(PhysOrg.com) -- In trying to understand how gravity behaves on the quantum scale, physicists have developed a model that has an interesting implication: mini black holes could be everywhere, and all particles might be made of various forms of black holes.
The scientists, Donald Coyne from UC Santa Cruz (now deceased) and D. C. Cheng from the Almaden Research Center near San Jose, are cautious about the idea, but say that it's worth investigating with the Large Hadron Collider (LHC) and other high energy physics experiments. Cruz and Cheng have presented their idea in a study posted on arxiv.org, "A Scenario for Strong Gravity in Particle Physics: An alternative mechanism for black holes to appear at accelerator experiments."
As the physicists explain, gravity is considered an astronomical-scale force; its effects on smaller scales seem to be virtually nonexistent. However, as the scientists write, "it has often been assumed that near the Planck scale, gravity would somehow assert itself and become comparable in strength to the other forces of nature, likely as a product of some grand unification picture." Coyne and Cheng approach the problem of small-scale gravity by presenting a new model of black hole evaporation. As black holes lose energy, they slowly evaporate, shrinking in size down to the quantum scale - where they may be identical to elementary particles.
The new model assumes "that gravity is truly strong and fully comparable with other forces, but that we have not experimentally looked in those places where it resides," the authors write. "But instead of invoking extra dimensions and branes, we look elsewhere. An obvious place where experimentalists have not tested gravity, in any way, is directly at the horizons of black holes of sufficient temperature such that quantum gravity could be operative. We speculate that at this level, the spacetime structures of the horizons could be far more complex than those predicted by general relativity. They might well require more degrees of freedom to stipulate a particular state, and they might leak information; i.e., not be true horizons in the usual sense of the word. Most important, if gravity on or within these horizons is truly strong, yet we see no evidence of that on larger scales, then the complex horizons must be shielding in nature." A shielding pseudo-horizon, they say, is an unconventional speculation, as it suggests that gravity is a very strong force but is substantially shielded.
Coyne and Cheng's "shielded strong gravity scenario" (SSGS), which is based on principles of thermodynamics and high-temperature physics, can describe black holes on all scales, but the differences in this approach manifest themselves only at Planckian and sub-Planckian black hole masses. At a critical point, the new model ceases to follow the unusual thermodynamics of the classical black hole, and instead produces a state that looks more and more like an object obeying traditional thermal physics. For instance, in the model, black hole evaporation is free of physical infinities, possesses traditional thermodynamic properties after an apparent phase change, and likely conserves information.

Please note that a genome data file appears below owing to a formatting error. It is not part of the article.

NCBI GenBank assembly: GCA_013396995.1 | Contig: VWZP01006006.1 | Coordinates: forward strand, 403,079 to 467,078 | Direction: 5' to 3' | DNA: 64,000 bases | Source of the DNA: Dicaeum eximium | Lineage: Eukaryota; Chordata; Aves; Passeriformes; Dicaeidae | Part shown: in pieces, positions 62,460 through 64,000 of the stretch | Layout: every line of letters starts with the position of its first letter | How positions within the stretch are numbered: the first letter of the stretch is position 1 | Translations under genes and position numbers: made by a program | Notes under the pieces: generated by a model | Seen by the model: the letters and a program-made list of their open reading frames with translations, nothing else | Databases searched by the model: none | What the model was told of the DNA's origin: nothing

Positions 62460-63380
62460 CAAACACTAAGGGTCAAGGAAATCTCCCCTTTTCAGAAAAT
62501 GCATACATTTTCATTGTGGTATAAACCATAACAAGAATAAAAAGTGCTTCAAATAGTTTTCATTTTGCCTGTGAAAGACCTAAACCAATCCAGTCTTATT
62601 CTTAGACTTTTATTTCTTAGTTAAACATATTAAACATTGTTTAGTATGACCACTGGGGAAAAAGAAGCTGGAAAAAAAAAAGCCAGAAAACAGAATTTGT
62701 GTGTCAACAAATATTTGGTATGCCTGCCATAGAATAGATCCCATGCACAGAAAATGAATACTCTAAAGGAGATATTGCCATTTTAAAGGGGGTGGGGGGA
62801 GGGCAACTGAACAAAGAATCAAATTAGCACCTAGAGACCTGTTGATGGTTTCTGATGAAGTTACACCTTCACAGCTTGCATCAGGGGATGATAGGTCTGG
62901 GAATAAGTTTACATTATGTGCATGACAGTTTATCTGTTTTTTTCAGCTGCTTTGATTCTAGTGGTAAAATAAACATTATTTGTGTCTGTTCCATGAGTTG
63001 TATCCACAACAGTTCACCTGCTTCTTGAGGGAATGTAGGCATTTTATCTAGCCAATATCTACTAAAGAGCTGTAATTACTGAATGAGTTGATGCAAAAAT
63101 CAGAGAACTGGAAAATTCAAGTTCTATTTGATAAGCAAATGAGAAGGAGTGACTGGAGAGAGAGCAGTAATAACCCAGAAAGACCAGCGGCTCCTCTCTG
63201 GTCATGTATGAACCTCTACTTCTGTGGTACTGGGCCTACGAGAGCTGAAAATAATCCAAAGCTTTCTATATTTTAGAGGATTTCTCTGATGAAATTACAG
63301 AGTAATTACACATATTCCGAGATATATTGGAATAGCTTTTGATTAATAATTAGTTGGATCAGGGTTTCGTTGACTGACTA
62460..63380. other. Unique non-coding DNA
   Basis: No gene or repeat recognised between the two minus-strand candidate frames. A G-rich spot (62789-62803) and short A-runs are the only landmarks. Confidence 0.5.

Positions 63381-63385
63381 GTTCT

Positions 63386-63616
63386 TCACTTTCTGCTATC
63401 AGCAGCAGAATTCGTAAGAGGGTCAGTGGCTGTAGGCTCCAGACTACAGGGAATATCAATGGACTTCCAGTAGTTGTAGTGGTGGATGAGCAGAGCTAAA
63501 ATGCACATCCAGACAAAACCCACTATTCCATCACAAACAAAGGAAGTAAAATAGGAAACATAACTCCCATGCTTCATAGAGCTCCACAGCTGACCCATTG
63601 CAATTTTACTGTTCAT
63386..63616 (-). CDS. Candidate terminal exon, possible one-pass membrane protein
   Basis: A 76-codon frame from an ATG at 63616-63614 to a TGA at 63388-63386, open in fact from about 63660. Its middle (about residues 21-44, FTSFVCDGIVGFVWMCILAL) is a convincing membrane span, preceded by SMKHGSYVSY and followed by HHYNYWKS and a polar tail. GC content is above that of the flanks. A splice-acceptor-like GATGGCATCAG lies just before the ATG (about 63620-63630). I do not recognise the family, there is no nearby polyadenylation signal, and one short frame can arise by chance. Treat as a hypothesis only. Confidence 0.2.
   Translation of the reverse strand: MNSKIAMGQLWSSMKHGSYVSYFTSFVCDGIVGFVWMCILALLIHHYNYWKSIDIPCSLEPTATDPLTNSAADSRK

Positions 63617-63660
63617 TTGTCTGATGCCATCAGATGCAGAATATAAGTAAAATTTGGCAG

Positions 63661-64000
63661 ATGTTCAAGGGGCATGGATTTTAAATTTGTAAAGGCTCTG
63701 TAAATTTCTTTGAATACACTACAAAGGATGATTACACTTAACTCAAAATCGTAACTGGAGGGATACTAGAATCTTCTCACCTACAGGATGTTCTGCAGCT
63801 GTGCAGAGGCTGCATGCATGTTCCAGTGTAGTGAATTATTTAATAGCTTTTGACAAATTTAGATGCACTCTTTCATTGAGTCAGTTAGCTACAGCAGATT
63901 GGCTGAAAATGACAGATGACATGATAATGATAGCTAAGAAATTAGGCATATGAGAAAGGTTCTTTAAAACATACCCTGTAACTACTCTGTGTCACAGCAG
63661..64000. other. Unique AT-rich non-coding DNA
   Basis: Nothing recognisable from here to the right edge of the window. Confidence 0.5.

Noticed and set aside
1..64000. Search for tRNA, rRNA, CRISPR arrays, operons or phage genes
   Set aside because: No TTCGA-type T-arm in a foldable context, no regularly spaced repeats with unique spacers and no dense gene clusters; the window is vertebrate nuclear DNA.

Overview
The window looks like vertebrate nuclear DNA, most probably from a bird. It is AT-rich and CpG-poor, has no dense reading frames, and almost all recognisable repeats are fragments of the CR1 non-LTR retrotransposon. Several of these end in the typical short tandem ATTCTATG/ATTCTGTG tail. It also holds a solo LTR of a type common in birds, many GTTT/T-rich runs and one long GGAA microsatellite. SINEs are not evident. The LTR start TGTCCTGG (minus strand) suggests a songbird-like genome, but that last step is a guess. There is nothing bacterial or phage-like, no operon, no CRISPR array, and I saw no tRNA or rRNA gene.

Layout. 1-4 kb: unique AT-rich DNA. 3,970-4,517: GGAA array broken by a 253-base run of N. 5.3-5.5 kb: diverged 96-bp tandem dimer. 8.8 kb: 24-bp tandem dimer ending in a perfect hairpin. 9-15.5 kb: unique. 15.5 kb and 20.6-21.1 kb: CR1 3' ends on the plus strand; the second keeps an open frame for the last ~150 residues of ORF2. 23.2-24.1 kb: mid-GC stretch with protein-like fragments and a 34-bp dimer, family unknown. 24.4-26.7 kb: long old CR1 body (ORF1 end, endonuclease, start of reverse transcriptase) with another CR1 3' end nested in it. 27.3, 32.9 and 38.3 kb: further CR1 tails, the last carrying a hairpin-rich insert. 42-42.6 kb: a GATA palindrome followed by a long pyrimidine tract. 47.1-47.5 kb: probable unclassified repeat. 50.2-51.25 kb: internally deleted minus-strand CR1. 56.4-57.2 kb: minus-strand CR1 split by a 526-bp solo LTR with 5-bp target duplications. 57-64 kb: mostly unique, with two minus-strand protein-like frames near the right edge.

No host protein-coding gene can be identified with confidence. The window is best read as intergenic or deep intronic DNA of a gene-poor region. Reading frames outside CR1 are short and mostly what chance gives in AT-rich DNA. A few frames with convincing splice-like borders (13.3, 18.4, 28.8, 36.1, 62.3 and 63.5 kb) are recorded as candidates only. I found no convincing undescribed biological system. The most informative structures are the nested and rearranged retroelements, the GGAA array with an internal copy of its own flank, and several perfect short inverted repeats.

In other words, the model predicts that any states to be found at sub-Planckian masses will behave normally, and will be essentially identical to elementary particles. "Perhaps the most reassuring conclusion that we find is that the dynamical solution in either model forces the sub-Planckian states to obey the Heisenberg uncertainty principle, and thus allows them to act as normal fundamental particles," the scientists write.
When the physicists investigated what these mini black holes would act like, they found that the quantization of space at this scale would mean that mini black holes could turn up at a wide variety of energy levels, and in large numbers. They predict that these black holes might be so common that all particles could essentially be various forms of black holes at different energy levels.
"At first glance the scenario derived in SSGS seems bizarre, but it is not: this is exactly what would be expected if an evaporating black hole leaves a remnant consistent with quantum mechanics," Coyne and Cheng write. "One might posit that the black hole smoothly turns into something approximating a large and unstable elementary particle, which then continues to evaporate (decay) into familiar stationary states. ... This would put a whole new light on the process of evaporation of large black holes, which might then appear no different in principle from the correlated decays of elementary particles."
One of the implications of this model could be that dark energy and dark matter - which seem to act as repulsive gravity - could instead be surrounded by local concentrations of gravity-shielding black holes at the elementary particle level. Such possibilities will be difficult to investigate, however. Although it's possible that future LHC experiments could sample regions where these black holes are produced, the scientists note that this is what high-energy physics has been doing all along at other energy scales. It may not be possible to disentangle black holes from elementary particles, if there truly is no fundamental difference.
More information: D. G. Coyne and D. C. Cheng. A Scenario for Strong Gravity in Particle Physics: An alternative mechanism for black holes to appear at accelerator experiments." http://arxiv.org/ftp/arxiv/papers/0905/0905.1667.pdf
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via: MIT Technology Review
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